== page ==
You’ve just been promoted. Here are the top 5 challenges you’ll face — and how to navigate them.

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Advice on how to get promoted is plentiful, but it’s important to understand the challenges of leadership once you’ve gotten there.

How do you manage the people who were once your peers? Who can you confide in without undermining your authority?

In their new book, "Six Paths to Leadership," authors Mark A. Clark and Meredith Persily Lamel trace the paths of various successful leaders.

Clark is an academic at the Kogod School of Business at American University, while Persily Lamel is the CEO of the executive leadership consultancy Aspire@Work.

The route most people can probably identify with is being promoted. Research by Joblist in March found that most employees prefer to be managed by one of their own, rather than an external person who has been brought in.

Still, according to Clark and Persily Lamel, one of the challenges of "the promoted path" is trying to navigate new relationships with old colleagues. How do you move beyond their existing perceptions of you? 

Here are the five challenges Clark and Persily Lamel identified for newly promoted leaders and how to overcome them:

1. You’ll need to learn about the organization’s challenges

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Clark and Persily Lamel suggest new leaders go on a "listening tour," spending the first 90 days "gathering input from new subordinates, peers, and others important to the leader’s future success."

The idea is to inform your own ambitions and discover how you can help colleagues achieve their goals. 

Quoted in the book is Tom Monahan, former chairman and CEO at advisory firm CEB. He describes finding a solution to an issue to someone he once worked alongside. The person said it wouldn’t work for him to report directly to Monahan. So Monahan decided to create a new speciality area for the colleague and hired another executive for the peer to report to instead. This saved the colleague from leaving the company, and he was also able to lead the hiring process to find his own boss.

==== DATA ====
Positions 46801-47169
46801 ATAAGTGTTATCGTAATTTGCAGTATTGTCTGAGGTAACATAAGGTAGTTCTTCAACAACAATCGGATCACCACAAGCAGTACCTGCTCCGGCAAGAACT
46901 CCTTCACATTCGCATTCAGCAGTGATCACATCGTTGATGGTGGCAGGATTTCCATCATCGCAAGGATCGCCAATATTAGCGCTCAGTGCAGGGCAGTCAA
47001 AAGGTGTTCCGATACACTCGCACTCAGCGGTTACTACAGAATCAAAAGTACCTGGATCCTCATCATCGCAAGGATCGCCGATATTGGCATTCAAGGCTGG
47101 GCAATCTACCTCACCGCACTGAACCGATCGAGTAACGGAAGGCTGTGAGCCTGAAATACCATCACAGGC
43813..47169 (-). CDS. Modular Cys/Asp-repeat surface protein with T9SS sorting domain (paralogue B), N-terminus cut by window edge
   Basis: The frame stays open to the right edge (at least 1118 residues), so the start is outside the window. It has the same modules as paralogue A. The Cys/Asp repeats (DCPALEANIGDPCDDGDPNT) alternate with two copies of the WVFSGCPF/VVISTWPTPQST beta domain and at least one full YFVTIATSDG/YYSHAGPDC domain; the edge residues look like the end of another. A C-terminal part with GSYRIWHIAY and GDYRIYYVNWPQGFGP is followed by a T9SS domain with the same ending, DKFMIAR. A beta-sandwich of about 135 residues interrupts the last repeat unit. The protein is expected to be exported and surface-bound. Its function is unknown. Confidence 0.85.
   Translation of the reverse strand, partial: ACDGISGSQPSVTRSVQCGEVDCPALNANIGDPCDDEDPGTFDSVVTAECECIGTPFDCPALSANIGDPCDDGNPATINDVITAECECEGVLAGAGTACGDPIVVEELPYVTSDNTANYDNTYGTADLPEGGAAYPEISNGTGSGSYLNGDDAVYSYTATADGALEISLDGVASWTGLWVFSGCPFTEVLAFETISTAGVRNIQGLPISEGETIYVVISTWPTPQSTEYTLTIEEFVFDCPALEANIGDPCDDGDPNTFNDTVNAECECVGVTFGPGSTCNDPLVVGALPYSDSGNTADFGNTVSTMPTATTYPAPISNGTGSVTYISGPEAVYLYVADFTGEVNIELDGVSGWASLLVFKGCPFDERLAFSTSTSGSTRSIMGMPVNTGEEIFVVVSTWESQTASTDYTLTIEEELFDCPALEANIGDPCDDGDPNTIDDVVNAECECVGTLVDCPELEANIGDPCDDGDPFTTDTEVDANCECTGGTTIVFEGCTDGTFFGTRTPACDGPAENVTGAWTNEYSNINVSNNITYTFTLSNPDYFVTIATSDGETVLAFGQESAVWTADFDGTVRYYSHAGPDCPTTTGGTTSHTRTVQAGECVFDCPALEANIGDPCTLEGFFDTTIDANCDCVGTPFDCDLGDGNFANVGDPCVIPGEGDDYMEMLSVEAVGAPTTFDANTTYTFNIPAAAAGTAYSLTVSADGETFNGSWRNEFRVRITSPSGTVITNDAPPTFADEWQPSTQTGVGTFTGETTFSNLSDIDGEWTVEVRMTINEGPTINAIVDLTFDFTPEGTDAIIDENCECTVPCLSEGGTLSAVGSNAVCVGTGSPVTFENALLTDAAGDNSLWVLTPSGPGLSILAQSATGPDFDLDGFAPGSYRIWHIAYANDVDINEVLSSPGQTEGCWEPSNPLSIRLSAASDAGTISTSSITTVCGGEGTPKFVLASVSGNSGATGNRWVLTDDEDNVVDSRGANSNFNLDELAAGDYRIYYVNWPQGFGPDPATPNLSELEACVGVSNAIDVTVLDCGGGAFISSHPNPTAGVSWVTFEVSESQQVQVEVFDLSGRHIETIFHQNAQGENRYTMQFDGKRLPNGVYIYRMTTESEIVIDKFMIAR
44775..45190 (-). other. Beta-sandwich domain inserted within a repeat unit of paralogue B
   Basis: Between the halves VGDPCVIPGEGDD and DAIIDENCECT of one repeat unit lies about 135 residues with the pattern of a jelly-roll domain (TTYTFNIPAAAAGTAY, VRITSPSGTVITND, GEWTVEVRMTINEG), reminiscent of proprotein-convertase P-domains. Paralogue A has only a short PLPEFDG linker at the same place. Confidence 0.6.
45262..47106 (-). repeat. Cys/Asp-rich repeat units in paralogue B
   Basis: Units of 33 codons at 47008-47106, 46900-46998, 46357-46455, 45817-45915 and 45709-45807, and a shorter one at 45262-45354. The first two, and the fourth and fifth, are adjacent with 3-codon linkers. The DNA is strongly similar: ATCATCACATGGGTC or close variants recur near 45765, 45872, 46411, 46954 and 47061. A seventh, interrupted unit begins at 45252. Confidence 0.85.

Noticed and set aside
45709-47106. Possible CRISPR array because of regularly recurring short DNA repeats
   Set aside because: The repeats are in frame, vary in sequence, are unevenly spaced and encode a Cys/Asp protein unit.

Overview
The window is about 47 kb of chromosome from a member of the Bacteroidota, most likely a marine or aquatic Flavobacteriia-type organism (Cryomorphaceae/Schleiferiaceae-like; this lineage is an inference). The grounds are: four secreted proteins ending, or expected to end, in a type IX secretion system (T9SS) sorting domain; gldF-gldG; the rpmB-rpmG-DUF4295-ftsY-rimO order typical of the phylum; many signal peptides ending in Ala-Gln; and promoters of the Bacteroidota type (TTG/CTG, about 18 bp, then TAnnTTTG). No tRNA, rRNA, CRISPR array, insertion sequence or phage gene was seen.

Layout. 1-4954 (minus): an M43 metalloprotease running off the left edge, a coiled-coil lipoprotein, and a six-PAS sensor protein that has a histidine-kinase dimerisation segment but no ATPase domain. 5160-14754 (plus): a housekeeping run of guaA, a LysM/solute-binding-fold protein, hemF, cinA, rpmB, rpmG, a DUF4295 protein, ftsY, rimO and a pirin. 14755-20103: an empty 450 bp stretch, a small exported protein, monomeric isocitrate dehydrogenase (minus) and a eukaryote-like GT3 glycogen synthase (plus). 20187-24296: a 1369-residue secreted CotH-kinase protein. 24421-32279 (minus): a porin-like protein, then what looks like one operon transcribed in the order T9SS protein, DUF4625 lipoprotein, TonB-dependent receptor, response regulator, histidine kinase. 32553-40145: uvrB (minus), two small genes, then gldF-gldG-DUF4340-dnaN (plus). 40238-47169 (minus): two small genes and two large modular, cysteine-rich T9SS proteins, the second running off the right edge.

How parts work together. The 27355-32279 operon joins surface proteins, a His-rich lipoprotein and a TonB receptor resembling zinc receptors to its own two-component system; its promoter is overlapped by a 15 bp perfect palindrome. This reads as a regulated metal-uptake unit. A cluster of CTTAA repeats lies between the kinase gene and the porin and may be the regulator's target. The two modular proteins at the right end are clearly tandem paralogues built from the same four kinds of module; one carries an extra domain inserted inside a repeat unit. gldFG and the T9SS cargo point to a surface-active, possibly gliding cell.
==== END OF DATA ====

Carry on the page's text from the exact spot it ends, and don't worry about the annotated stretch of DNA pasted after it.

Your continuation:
2. People will hold on to their existing perceptions of you

Leaders generally want to use their newfound power as an opportunity to blaze new paths for their company. But as an insider, it might be a little tricky to enforce changes when colleagues have defined you by your previous roles.

Monahan tells the authors: "The mission of the organization comes first, and as a CEO I couldn’t let old definitions of professional relationships stand in the way of our progress."

He offers three practical considerations when trying to enact change: 

  1. Do your homework when creating new divisions or bringing in new talent. 
  2. Make change, only if it is needed. 
  3. Develop new tactics as the organization grows and changes. 

3. People won’t give you honest feedback

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New leaders will find that they’re suddenly under a spotlight. Not only do you have greater responsibility and fewer opportunities to mess up, but a lot of people giving you praise and perhaps not giving you the most honest feedback.

As one CEO put it to the authors: "I found that my jokes were a lot funnier the day that I became CEO."

That is why you should look outward. Seek advice from other organizations, get candid feedback from clients and customers, and find a good mentor.

4. You might feel overwhelmed

It’s lonely at the top, and you need to find coping mechanisms and occasionally say no to favors to protect your own boundaries.

The ex-CEO of Aquarion Water Chuck Firlotte suggests visualizing areas of your life as buckets that need to be filled and kept level. This includes having emotional, psychological, and physical energy buckets to ensure your life is well-rounded and healthy. 

5. You’ll need to find your ‘kitchen cabinet’

Gaurdie Banister was the only high-level African American executive at Shell for a while and found it hard to discuss his experience as a minority with his colleagues. Clark and Persily Lamel write that he developed his own "kitchen cabinet" — a group of people who he could confide in and share his ideas with. 

Banister said that he felt unsafe confiding in his colleagues because of fears that his experiences as a person of color would be misinterpreted. Instead his kitchen cabinet consisted of people who were informal advisors and entirely separate from his relationships at work. 

He strongly recommends having a coach as a guide to challenge your own shortcomings and weaknesses. 

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Sawdah Bhaimiya July 2, 2021 at 03:48PM

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